Education Ministry says didn’t set question gauging religions’ stand on graft

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Chong said that all religions carry anti-corruption teachings. ― Picture by Choo Choy May

 

KUALA LUMPUR, March 28 — A controversial test question asking students to state which religion most conformed to a statement against corruption was not issued by the Education Ministry, Deputy Education Minister Chong Sin Woon has said.

Chong reportedly said the test question was written by a teacher in a secondary school in Sarawak for a test paper at the school, adding that the ministry has since issued a warning to the teacher and that the matter has been rectified.

According to Sin Chew Daily, Chong said the teacher should not have made comparisons between four different religions, in light of the religious freedom practised in Malaysia.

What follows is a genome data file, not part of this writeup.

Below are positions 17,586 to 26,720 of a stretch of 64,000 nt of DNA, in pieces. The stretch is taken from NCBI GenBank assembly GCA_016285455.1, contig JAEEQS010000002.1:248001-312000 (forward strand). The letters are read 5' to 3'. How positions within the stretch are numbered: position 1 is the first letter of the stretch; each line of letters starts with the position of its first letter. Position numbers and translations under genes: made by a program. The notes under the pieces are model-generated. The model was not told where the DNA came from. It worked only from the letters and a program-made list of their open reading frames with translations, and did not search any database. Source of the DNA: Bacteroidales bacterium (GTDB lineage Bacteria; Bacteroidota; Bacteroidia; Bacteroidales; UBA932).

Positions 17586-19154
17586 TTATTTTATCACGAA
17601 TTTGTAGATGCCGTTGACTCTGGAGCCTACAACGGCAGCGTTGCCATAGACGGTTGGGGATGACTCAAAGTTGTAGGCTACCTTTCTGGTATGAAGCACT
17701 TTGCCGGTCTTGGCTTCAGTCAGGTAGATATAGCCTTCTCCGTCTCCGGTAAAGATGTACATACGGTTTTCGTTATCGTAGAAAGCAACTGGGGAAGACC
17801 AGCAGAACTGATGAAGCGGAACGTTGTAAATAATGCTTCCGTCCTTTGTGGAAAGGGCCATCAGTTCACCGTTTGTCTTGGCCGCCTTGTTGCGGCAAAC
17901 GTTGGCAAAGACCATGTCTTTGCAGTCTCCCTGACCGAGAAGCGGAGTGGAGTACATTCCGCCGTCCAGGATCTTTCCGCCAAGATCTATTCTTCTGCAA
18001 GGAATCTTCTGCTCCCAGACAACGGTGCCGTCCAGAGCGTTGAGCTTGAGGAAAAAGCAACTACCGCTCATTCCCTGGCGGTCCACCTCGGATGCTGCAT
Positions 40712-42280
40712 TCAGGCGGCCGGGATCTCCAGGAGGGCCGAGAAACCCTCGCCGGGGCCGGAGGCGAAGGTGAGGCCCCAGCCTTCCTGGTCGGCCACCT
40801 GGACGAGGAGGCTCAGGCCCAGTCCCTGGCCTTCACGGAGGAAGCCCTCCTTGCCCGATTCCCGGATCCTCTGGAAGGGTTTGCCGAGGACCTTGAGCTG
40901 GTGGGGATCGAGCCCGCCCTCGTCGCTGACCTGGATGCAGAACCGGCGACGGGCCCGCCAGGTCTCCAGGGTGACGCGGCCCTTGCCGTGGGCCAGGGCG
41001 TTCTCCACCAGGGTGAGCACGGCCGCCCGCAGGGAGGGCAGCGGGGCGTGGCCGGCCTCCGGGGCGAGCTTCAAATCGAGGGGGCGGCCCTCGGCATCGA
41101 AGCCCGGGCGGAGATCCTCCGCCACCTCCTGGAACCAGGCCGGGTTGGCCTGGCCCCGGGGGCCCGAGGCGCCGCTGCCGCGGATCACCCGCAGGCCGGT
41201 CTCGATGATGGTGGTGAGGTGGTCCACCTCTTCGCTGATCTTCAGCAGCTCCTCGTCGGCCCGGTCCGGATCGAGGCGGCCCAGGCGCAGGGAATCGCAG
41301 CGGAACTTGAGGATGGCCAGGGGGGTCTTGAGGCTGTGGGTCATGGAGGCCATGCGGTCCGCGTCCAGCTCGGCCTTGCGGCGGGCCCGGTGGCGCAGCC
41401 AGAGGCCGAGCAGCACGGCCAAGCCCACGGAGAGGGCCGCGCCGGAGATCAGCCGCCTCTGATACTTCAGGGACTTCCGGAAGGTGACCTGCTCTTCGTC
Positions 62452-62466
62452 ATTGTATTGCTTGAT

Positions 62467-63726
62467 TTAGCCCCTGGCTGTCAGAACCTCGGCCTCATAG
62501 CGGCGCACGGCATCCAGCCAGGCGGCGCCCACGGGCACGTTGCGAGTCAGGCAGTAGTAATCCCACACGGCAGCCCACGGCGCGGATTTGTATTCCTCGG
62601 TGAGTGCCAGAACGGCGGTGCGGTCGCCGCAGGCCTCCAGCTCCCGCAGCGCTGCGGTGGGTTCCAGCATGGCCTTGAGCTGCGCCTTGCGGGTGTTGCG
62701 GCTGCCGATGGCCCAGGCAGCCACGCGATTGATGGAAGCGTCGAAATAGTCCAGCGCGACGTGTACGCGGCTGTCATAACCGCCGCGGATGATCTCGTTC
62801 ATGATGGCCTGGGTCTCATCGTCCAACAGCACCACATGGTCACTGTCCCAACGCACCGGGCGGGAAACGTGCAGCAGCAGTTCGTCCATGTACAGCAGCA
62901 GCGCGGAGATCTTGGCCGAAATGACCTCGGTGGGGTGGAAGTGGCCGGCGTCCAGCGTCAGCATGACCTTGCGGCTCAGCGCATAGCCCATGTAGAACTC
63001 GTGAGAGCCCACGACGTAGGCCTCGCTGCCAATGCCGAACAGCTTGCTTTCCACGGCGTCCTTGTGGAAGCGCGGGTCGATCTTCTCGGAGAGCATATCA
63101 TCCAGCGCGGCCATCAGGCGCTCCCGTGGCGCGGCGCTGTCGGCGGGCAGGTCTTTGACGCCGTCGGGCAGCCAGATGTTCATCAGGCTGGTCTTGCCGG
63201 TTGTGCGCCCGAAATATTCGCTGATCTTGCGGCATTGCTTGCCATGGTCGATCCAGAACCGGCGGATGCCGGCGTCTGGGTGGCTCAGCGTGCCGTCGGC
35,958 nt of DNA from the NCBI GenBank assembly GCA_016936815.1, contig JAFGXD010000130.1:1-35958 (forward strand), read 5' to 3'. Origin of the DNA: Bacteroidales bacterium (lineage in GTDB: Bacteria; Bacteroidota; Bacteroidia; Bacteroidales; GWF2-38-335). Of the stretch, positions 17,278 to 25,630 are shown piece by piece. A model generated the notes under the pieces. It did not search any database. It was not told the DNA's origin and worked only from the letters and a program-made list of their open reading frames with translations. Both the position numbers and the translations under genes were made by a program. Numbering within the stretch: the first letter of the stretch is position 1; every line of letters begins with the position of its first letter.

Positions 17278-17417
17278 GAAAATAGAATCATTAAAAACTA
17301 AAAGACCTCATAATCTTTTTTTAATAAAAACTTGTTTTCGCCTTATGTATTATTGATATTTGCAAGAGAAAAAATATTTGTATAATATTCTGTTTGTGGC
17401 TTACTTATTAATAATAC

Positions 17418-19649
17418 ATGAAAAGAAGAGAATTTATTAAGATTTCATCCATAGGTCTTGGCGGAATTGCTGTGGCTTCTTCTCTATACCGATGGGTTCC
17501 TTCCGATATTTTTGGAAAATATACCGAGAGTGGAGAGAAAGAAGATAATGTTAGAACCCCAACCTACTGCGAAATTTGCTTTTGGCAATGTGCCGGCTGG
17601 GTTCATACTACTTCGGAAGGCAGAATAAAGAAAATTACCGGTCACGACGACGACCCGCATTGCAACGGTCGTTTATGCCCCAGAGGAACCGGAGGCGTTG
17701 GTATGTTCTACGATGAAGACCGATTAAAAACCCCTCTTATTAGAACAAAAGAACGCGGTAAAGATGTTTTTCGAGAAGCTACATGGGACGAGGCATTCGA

Chong also said that all religions carry anti-corruption teachings.

While noting that the teacher had drawn up the test question using the ministry’s Moral Studies curriculum and that the curriculum itself was not problematic, Chong said the teacher should have avoided religious overtones.

He said the matter, which Sin Chew said involved a Form 2 teacher, has been resolved.

The test question, which was posted online last Tuesday by a Facebook user identified as Musa Ngog Tbs, drew controversy and criticism.

It asked students to identify which religion — Buddhism, Christianity, Islam and Hinduism — held the view that bribes should not be taken as corruption hides the truth.

Source: Malay Mail